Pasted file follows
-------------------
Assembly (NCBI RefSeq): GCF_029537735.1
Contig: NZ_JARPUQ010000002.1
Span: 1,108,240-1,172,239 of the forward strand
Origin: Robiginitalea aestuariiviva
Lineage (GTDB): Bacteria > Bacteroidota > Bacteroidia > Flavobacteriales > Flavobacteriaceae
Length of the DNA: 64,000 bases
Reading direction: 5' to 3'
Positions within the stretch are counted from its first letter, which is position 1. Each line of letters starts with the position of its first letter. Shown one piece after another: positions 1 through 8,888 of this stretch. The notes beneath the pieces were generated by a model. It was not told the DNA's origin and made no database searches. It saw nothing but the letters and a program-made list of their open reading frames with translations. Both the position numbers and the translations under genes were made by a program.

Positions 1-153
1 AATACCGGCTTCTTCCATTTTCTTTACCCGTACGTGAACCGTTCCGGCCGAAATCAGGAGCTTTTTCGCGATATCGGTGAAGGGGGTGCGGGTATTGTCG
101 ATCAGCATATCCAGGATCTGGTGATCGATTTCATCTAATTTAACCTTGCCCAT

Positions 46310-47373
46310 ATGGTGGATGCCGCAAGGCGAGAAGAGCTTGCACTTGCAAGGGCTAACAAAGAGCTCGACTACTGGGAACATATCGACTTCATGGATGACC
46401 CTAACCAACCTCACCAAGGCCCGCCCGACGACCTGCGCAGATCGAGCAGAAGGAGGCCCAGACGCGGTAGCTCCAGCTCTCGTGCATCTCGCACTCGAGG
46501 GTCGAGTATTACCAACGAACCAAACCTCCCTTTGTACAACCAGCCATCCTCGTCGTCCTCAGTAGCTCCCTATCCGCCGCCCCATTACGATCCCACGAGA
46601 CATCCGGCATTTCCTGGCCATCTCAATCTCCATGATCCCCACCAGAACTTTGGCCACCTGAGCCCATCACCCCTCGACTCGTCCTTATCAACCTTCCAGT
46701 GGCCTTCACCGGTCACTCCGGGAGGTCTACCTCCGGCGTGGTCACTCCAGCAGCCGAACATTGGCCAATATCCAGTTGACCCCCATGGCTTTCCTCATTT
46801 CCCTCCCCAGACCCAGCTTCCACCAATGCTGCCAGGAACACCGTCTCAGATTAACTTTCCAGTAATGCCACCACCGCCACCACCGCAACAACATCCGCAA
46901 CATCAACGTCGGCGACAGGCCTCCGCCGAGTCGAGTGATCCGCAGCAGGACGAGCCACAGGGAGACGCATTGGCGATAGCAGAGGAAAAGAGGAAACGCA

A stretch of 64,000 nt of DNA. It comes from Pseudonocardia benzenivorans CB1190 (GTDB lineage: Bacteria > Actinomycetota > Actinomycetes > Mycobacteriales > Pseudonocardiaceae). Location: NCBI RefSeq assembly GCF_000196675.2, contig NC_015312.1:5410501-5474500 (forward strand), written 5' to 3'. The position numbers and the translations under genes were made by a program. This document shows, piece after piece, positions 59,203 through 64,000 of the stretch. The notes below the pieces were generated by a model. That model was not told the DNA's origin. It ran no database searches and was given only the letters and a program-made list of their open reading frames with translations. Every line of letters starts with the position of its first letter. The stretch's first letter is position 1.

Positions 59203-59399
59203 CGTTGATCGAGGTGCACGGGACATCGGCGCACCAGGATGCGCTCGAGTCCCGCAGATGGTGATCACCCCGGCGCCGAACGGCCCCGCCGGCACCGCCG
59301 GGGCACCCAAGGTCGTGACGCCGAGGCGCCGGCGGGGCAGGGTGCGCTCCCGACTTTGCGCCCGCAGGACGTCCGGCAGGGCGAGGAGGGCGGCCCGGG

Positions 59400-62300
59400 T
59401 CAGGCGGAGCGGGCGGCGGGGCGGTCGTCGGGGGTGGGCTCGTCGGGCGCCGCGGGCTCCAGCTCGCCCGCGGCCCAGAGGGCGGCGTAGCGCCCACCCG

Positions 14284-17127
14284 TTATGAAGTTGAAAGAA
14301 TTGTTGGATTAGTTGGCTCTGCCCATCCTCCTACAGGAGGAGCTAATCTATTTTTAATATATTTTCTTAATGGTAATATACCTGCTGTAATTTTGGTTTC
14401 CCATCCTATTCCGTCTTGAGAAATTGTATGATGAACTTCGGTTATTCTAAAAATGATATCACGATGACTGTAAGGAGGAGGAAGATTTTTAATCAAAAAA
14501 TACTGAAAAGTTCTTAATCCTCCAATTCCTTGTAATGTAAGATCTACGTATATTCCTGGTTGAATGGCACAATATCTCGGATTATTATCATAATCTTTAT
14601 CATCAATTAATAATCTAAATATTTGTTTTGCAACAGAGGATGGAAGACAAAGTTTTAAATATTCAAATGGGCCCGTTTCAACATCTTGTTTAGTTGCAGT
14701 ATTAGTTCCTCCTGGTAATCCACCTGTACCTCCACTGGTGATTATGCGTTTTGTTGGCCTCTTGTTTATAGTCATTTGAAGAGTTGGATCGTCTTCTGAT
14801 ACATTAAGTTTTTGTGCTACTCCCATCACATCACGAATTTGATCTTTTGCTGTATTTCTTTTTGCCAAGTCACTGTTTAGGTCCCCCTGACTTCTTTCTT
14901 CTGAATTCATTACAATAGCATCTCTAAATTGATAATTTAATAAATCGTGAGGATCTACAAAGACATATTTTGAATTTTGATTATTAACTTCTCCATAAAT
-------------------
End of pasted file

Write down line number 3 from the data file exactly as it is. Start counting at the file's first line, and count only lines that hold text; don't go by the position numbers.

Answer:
Span: 1,108,240-1,172,239 of the forward strand